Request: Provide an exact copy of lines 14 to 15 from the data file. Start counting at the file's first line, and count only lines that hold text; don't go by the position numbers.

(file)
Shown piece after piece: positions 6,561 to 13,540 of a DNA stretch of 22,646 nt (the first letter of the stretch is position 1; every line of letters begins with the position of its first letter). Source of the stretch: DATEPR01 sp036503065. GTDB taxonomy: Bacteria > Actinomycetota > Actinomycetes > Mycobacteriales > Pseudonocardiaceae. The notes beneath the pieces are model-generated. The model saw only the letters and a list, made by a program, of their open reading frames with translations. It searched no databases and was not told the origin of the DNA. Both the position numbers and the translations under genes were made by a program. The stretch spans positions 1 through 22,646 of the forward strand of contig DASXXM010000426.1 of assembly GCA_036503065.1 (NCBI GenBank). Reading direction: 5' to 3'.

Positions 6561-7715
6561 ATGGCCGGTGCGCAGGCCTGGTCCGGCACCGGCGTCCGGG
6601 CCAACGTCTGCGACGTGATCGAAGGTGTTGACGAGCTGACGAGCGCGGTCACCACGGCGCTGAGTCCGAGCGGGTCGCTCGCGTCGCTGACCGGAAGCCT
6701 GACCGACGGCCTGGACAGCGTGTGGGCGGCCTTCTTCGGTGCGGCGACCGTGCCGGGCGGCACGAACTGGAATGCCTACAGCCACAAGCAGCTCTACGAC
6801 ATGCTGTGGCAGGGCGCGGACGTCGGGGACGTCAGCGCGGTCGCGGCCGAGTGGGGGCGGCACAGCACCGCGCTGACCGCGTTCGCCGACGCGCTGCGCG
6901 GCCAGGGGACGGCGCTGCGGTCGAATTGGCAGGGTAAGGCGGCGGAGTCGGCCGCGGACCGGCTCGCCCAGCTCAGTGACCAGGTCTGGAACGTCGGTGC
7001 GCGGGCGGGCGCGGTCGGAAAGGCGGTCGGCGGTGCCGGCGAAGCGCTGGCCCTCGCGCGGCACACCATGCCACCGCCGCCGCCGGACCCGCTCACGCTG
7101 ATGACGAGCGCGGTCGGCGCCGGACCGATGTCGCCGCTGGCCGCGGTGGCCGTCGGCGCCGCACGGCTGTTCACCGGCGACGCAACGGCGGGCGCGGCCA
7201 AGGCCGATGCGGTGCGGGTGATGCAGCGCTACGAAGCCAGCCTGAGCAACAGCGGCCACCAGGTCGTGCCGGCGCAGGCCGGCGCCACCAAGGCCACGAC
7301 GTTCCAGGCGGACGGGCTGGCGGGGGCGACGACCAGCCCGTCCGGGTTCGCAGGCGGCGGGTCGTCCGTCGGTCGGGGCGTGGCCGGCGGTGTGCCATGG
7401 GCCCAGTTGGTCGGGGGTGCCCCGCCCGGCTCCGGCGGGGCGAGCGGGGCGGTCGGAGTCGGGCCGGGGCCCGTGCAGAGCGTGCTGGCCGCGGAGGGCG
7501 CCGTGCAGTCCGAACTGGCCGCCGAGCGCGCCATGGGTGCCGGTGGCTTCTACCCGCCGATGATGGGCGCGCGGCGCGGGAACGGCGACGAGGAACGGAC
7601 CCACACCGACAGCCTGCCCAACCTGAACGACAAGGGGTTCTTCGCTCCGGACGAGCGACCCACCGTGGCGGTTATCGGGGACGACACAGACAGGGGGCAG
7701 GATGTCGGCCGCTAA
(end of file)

7601 CCACACCGACAGCCTGCCCAACCTGAACGACAAGGGGTTCTTCGCTCCGGACGAGCGACCCACCGTGGCGGTTATCGGGGACGACACAGACAGGGGGCAG
7701 GATGTCGGCCGCTAA